The Supreme Court moved on Monday to strengthen the doctrine of qualified immunity, which protects police officers accused of excessive force from lawsuits. The court released two unsigned decisions, without dissents, backing police officers who in one case shot a suspect with bean bags and then put a knee on his back and in the other case shot and killed a suspect who brandished a hammer at them.
These actions were protected, the court said, because there must be precedent that a specific form of brutality is extreme enough to wipe away qualified immunity—and that precedent must come from the Supreme Court. It’s not enough that a lower court has told officers it is unacceptable to put a knee on someone’s back with enough force to injure them. The Supreme Court must have signed on to that very specific opinion. It’s almost like if an officer can figure out what the court hasn’t ruled out in the way of harming suspects—which is a lot—he has a free pass to do that.
In the case of Ramon Cortesluna, who was shot with bean bags (reasonably, according to the 9th Circuit) when police responded to a 911 call saying his girlfriend and her two children were locked in a bathroom in fear of him and that he was armed, and then had a knee put on his back while he was lying prone (which the 9th Circuit said the officer should have known was not acceptable), the Supreme Court’s anonymously authored decision had this to say:
“Qualified immunity attaches when an official’s conduct does not violate clearly established statutory or constitutional rights of which a reasonable person would have known.” White v. Pauly, 580 U. S. ___, ___ (2017) (per curiam) (slip op., at 6) (internal quotation marks omitted). A right is clearly established when it is “sufficiently clear that every reasonable official would have understood that what he is doing violates that right.” Mullenix v. Luna, 577 U. S. 7, 11 (2015) (per curiam) (internal quotation marks omitted). Although “this Court’s case law does not require a case directly on point for a right to be clearly established, existing precedent must have placed the statutory or constitutional question beyond debate.” White, 580 U. S., at ___ (slip op., at 6) (alterations and internal quotation mark somitted). This inquiry “must be undertaken in light of the specific context of the case, not as a broad general proposition.” Brosseau v. Haugen, 543 U. S. 194, 198 (2004) (per curiam) (internal quotation marks omitted).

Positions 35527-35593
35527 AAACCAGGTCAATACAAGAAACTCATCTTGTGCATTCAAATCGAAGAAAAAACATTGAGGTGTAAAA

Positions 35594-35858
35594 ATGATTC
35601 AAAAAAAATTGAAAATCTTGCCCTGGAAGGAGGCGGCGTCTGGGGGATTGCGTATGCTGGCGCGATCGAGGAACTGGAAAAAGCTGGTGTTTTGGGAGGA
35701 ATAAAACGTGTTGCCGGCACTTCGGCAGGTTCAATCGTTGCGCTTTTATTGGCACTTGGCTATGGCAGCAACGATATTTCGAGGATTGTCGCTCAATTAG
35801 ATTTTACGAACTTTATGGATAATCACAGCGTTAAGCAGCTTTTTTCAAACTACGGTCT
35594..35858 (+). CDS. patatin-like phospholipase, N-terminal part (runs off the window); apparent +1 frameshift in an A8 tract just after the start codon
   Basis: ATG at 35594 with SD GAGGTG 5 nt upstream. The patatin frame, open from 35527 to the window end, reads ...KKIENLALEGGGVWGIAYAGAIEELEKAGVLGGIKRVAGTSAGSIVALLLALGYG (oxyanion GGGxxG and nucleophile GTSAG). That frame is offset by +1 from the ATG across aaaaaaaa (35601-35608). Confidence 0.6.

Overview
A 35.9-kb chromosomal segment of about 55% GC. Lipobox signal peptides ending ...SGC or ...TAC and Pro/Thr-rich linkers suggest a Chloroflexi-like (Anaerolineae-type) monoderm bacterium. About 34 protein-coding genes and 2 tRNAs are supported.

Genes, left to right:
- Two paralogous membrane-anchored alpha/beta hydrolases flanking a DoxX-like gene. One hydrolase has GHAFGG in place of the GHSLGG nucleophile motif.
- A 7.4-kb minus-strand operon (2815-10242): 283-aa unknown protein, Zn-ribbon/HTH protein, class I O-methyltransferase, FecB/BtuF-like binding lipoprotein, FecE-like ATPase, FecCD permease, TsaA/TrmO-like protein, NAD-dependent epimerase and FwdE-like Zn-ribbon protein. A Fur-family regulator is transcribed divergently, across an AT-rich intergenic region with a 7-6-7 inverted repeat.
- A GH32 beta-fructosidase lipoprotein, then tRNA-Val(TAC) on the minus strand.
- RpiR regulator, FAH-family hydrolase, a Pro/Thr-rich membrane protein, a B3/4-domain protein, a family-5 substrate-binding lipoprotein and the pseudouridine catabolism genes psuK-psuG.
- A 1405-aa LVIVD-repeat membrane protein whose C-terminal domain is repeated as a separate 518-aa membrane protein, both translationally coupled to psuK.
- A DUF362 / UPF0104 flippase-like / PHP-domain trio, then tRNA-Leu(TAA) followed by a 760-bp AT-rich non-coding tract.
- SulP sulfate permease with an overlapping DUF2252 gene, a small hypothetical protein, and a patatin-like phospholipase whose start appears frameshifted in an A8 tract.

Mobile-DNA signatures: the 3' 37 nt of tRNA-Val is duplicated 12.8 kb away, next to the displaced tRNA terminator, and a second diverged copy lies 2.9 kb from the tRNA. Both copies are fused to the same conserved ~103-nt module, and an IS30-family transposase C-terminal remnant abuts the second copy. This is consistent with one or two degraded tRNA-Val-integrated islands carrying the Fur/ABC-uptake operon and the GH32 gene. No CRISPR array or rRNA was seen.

And, later, “Neither Cortesluna nor the Court of Appeals identified any Supreme Court case that addresses facts like the ones at issue here.”
But there always has to be a first, right? Earlier in the year, the court did find two cases vicious and disgusting enough to rule that the officers involved did not get qualified immunity. Notably, both those cases involved correctional officers, not police officers. In one, a Texas prisoner was held for six days in “shockingly unsanitary cells,” one covered in feces and one where the floor “was wet with urine and had a backed-up drain into which he was told to urinate, leaving him to sleep, naked, on the urine-soaked floor,” a judge on the 5th Circuit Court of Appeals wrote. In the other, another Texas prisoner was sprayed in the face with chemicals “for no reason at all.” In both cases, the 5th Circuit sided with the correctional officers. In the second case, for instance, a judge wrote that, sure, the abuse had violated a constitutional right, “But it was not beyond debate that it did,” he continued, “so the law wasn’t clearly established.”
In those cases, the Supreme Court disagreed, sending them back to the appeals court for reconsideration as ineligible for qualified immunity. It’s not clear what distinguished those cases from the current ones—the specific nature of the abuses involved, the detailed circumstances under which those abuses took place, or the fact that the officers in the new cases were police rather than correctional officers. But the court took it a step beyond simply saying “this was not bad enough” to saying that only cases where the facts line up with facts in previous Supreme Court cases are relevant.
Qualified immunity allows law enforcement to essentially torture at will, knowing that the courts will protect them in all but the most gratuitous, egregious, and outright disgusting cases—and even sometimes then. The Supreme Court earlier this year showed some willingness to say that there are limits to that. On Monday it qualified that with a “but not too often, not too many, not too strict.”
This is a Creative Commons article. The original version of this article appeared here.